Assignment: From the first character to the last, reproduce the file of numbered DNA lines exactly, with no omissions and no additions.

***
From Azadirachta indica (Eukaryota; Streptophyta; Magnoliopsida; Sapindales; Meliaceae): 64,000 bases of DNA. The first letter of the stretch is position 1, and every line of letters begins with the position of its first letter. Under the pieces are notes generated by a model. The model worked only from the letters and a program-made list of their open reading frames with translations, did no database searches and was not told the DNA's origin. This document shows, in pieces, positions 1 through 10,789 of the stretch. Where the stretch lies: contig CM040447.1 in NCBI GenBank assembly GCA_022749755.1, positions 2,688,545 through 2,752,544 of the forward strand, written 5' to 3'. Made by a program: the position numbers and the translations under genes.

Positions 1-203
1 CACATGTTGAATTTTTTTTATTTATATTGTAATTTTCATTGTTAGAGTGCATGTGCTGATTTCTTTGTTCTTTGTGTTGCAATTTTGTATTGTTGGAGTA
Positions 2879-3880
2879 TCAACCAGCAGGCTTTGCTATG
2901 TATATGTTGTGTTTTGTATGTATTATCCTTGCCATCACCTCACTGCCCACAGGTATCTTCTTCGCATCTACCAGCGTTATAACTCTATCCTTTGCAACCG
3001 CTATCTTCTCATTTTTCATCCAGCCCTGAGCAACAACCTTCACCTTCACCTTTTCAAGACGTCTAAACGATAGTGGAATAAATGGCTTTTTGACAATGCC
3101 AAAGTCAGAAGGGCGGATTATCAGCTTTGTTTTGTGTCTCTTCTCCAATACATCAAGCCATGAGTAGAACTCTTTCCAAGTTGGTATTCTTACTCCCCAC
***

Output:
From Azadirachta indica (Eukaryota; Streptophyta; Magnoliopsida; Sapindales; Meliaceae): 64,000 bases of DNA. The first letter of the stretch is position 1, and every line of letters begins with the position of its first letter. Under the pieces are notes generated by a model. The model worked only from the letters and a program-made list of their open reading frames with translations, did no database searches and was not told the DNA's origin. This document shows, in pieces, positions 1 through 10,789 of the stretch. Where the stretch lies: contig CM040447.1 in NCBI GenBank assembly GCA_022749755.1, positions 2,688,545 through 2,752,544 of the forward strand, written 5' to 3'. Made by a program: the position numbers and the translations under genes.

Positions 1-203
1 CACATGTTGAATTTTTTTTATTTATATTGTAATTTTCATTGTTAGAGTGCATGTGCTGATTTCTTTGTTCTTTGTGTTGCAATTTTGTATTGTTGGAGTA
Positions 2879-3880
2879 TCAACCAGCAGGCTTTGCTATG
2901 TATATGTTGTGTTTTGTATGTATTATCCTTGCCATCACCTCACTGCCCACAGGTATCTTCTTCGCATCTACCAGCGTTATAACTCTATCCTTTGCAACCG
3001 CTATCTTCTCATTTTTCATCCAGCCCTGAGCAACAACCTTCACCTTCACCTTTTCAAGACGTCTAAACGATAGTGGAATAAATGGCTTTTTGACAATGCC
3101 AAAGTCAGAAGGGCGGATTATCAGCTTTGTTTTGTGTCTCTTCTCCAATACATCAAGCCATGAGTAGAACTCTTTCCAAGTTGGTATTCTTACTCCCCAC